Tough Doha trade talks ahead

World Trade
Organisation members agree they must push on with difficult talks on a global
trade deal, but November’s U.S. mid-term elections mean they are unlikely to
bear fruit before next year.

The United
States, ultimately the key to any pact, says that what is on the table after 8
years of talks on the Doha round is simply not compelling enough to attract
support back home.

Emerging
economies say they have given enough in the current draft of what is meant to
be a deal promoting development, so the scene is set for some bruising
confrontations in which Washington too will be under pressure to make
concessions.

“We’ve
walked up to the water’s edge… What we haven’t done yet is dive into the
actual give and take of negotiations,” said a senior U.S. official.

The WTO’s
consensus-driven system requires negotiations to move in a carefully
choreographed dance, with proposals shared among ever-widening groups to ensure
that none of the 153 members feels excluded from decision-making.

But the time
has now come for “frank, open and difficult negotiations” rather than
exercises in transparency, U.S. Trade Representative Ron Kirk told a briefing.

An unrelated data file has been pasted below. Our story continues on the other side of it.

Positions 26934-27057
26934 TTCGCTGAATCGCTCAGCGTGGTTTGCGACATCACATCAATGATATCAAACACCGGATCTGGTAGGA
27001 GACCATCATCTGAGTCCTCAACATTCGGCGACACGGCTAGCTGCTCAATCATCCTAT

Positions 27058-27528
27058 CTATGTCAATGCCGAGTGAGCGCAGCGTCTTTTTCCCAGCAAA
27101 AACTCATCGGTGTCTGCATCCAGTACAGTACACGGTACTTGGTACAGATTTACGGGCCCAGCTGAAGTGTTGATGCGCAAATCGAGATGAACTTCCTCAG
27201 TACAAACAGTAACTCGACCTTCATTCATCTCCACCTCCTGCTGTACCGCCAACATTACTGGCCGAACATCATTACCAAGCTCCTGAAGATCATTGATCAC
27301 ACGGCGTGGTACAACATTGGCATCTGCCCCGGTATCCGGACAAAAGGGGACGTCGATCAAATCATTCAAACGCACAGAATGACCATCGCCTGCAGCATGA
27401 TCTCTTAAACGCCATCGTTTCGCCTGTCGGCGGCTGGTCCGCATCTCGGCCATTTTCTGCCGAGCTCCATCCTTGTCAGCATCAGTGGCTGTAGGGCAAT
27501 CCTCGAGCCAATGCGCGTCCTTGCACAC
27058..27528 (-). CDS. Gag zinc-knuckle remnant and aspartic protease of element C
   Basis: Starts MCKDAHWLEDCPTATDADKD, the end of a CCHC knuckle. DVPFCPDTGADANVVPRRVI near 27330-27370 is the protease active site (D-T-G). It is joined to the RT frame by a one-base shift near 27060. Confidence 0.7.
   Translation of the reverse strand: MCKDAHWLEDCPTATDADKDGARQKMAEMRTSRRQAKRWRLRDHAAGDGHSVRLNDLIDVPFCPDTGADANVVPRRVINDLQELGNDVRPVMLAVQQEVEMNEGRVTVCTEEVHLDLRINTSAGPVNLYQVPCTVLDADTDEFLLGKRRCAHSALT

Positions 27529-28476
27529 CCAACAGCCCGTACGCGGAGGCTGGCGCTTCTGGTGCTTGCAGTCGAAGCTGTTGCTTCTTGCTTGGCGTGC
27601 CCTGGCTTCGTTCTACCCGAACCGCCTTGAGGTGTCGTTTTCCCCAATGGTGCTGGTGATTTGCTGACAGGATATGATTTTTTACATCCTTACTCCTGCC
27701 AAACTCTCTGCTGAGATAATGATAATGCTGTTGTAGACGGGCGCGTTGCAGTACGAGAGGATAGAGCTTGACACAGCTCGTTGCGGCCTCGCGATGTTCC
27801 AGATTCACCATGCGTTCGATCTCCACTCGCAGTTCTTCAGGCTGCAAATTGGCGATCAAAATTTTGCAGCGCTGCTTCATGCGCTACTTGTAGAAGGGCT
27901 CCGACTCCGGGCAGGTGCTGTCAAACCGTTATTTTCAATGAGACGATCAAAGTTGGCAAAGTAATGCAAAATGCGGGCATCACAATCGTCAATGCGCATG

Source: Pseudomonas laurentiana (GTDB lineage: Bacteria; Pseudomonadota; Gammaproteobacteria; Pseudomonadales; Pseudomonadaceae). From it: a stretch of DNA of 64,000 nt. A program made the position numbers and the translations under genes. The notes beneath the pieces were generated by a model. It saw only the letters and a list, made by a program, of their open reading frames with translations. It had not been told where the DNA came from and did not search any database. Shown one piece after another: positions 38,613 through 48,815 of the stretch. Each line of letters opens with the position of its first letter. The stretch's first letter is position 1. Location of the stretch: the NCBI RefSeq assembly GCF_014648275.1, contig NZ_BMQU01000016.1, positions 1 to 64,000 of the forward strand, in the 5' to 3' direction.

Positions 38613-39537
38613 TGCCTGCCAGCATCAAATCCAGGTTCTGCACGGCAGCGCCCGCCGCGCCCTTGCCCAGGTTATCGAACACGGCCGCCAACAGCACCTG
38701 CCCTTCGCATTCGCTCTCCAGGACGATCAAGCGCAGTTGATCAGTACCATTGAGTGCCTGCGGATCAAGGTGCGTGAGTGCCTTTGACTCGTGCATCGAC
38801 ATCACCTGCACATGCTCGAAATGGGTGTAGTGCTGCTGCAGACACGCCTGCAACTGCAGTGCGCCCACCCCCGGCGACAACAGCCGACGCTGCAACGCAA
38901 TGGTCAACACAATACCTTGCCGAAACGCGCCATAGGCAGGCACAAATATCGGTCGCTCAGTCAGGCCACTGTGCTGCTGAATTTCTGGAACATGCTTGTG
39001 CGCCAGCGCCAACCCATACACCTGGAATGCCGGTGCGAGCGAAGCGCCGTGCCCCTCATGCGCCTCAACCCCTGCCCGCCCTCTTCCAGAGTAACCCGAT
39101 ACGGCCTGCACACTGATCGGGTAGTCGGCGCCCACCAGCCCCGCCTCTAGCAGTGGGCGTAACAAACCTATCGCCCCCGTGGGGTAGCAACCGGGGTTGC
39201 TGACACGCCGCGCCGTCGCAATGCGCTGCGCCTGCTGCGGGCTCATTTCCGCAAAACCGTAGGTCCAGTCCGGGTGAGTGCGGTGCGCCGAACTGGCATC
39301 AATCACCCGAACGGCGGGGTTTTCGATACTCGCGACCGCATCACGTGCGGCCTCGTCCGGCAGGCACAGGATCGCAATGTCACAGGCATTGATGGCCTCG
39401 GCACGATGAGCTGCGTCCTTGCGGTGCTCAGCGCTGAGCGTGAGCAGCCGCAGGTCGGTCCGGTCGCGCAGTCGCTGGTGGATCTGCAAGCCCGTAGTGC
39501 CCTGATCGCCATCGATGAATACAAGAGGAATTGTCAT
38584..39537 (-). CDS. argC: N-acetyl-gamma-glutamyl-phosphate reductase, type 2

He was
speaking after trade ministers met in Paris on May 27 to review the state of
the Doha talks and agreed to pursue negotiations in whatever form is needed to
aim for a deal.

In particular,
Kirk wants China, India and Brazil — as the three prime beneficiaries of
globalization and the source of much future growth in the world economy — to
make a bigger contribution to a deal.

Kirk insists
it is not just the United States pushing the big emerging economies. Other rich
countries, and some developing ones, also want a more “ambitious”
deal, he said.

U.S. negotiators also complain that talks so far have
concentrated on agriculture and manufactured goods, with little progress in
services such as insurance and express delivery.

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